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It’s no secret that the last two years have been enormously challenging for nurses, medical teams, and patient families. Recognizing those challenges, one remarkable anonymous donor has stepped up to support patient and family education, mental health and wellbeing, ethics, and resilience programs.

“Hospitals nationwide are dealing with the crucial issues of improving wellness and resilience programs for nursing and improving communication with patients and families around health information,” said Kristine Taylor, Interim Executive Director, Center for Professional Excellence and Inquiry at Stanford Children’s Health. “This generous [$250,000] gift will help bolster these programs at Stanford Children’s Health, benefiting both our nurses and the patients we serve.” 

To boost our nurses’ wellness and resilience, the gift will support the interprofessional HEART (Health, Engagement, Appreciation, Recognition, Teamwork) Council, which focuses on elevating wellness across the workforce.

“The donation will also strengthen resiliency programs to support our inspirational nursing team,” said Taylor. “The deep well of resilience for which nurses are so famous was depleted during these years of the pandemic. We are thankful for this donation—it will help refill that well.”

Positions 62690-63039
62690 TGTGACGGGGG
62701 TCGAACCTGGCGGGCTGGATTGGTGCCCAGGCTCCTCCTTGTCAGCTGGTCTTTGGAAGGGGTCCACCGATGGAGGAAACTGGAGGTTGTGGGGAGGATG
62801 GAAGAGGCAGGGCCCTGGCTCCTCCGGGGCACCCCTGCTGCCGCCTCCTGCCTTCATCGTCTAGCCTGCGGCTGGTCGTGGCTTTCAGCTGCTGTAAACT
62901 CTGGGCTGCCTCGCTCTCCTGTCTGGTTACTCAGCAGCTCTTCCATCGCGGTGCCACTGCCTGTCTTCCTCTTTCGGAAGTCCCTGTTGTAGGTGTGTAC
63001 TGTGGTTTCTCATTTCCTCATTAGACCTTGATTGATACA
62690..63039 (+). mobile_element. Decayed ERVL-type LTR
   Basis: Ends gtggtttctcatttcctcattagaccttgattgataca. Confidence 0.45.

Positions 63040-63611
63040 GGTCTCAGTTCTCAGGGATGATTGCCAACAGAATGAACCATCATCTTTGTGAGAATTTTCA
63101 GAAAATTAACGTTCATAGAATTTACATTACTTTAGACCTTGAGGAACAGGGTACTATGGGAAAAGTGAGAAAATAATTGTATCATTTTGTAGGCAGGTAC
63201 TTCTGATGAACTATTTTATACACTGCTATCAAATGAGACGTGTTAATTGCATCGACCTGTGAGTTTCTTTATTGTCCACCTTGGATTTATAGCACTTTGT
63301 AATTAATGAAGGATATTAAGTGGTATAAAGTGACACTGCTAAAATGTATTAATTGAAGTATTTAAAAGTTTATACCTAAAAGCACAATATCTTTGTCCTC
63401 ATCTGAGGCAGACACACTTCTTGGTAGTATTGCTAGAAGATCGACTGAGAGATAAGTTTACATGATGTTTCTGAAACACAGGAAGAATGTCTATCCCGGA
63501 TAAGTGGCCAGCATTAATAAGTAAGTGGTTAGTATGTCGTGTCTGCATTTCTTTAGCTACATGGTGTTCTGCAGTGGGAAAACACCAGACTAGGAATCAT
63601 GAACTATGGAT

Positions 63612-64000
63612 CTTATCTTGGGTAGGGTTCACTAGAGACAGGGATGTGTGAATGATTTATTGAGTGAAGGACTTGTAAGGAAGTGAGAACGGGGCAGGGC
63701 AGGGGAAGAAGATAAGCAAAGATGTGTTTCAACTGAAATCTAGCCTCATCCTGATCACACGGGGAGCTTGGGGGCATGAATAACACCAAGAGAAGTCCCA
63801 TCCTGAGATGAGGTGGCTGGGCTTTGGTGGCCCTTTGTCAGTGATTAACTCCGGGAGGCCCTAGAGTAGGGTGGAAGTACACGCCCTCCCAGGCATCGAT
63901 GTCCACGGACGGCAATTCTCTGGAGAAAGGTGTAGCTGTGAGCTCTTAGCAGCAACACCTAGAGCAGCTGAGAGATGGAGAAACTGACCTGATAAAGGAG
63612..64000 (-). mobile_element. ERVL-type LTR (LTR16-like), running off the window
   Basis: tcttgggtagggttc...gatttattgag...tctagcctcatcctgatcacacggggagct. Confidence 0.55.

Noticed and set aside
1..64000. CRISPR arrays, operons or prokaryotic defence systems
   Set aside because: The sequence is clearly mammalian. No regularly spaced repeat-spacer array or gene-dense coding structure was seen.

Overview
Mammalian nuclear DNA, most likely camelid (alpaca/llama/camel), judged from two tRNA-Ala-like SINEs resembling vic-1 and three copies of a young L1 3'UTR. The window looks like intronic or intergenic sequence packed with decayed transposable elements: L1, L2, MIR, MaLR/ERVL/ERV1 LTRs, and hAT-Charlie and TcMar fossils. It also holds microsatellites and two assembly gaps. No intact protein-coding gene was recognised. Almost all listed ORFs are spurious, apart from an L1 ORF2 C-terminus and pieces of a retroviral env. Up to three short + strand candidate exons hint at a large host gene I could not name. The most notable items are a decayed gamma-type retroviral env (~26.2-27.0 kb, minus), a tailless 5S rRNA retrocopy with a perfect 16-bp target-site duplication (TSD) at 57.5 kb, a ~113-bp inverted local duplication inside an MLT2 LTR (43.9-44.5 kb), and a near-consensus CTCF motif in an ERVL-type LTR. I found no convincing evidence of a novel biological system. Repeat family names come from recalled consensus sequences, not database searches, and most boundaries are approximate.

Information and clear communication are essential to promoting health education and literacy. To meet those needs, the nursing team will leverage the gift to develop culturally relevant educational material for patients and families, enhance varied methods of teaching, bolster health literacy standards with a family-centered care lens, and help create foreign-language educational materials for the hospital’s many international patients and their families.

“We regularly serve a diverse population from many different states and countries,” said Taylor. “And this gift will help us enhance the excellent care we provide to patients who come here from near and far.

“We look forward to the additional support this gift will provide to wellness, resilience, and health literacy initiatives so important to our nurses and patients,” she added.

This blog is the second in a two-part series celebrating Nurses Week and a generous, multi-pronged gift to support nurses at Lucile Packard Children’s Hospital Stanford.